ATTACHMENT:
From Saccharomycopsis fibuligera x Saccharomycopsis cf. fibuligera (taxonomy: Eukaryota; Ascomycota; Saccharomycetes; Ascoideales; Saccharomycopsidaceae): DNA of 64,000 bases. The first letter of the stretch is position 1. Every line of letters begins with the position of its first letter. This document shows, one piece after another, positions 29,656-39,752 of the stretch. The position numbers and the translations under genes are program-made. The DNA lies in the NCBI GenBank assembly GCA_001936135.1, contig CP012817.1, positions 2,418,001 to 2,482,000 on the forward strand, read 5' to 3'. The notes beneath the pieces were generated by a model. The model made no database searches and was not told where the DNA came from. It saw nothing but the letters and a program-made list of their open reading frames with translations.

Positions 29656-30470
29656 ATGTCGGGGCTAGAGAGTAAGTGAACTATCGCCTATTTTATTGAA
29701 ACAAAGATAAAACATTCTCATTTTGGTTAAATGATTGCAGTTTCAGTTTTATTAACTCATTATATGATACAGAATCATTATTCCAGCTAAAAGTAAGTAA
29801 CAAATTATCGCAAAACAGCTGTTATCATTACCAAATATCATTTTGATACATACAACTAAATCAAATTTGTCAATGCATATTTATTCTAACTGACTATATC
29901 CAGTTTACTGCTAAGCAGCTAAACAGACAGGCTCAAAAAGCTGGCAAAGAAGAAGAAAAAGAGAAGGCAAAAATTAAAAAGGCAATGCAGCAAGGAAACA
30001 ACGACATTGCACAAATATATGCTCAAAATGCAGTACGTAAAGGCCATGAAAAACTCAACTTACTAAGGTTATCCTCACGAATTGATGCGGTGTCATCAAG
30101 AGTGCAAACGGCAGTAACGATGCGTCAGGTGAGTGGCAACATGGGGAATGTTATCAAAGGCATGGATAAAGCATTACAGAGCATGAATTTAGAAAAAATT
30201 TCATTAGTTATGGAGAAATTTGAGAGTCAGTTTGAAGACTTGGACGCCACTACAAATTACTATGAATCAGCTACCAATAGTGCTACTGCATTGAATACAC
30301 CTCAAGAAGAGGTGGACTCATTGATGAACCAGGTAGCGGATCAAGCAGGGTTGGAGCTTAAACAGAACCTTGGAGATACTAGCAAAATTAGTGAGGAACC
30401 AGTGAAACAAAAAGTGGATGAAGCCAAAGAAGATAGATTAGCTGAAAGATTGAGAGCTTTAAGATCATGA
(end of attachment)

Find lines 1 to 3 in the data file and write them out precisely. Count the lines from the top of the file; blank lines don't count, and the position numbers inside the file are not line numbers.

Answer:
From Saccharomycopsis fibuligera x Saccharomycopsis cf. fibuligera (taxonomy: Eukaryota; Ascomycota; Saccharomycetes; Ascoideales; Saccharomycopsidaceae): DNA of 64,000 bases. The first letter of the stretch is position 1. Every line of letters begins with the position of its first letter. This document shows, one piece after another, positions 29,656-39,752 of the stretch. The position numbers and the translations under genes are program-made. The DNA lies in the NCBI GenBank assembly GCA_001936135.1, contig CP012817.1, positions 2,418,001 to 2,482,000 on the forward strand, read 5' to 3'. The notes beneath the pieces were generated by a model. The model made no database searches and was not told where the DNA came from. It saw nothing but the letters and a program-made list of their open reading frames with translations.

Positions 29656-30470
29656 ATGTCGGGGCTAGAGAGTAAGTGAACTATCGCCTATTTTATTGAA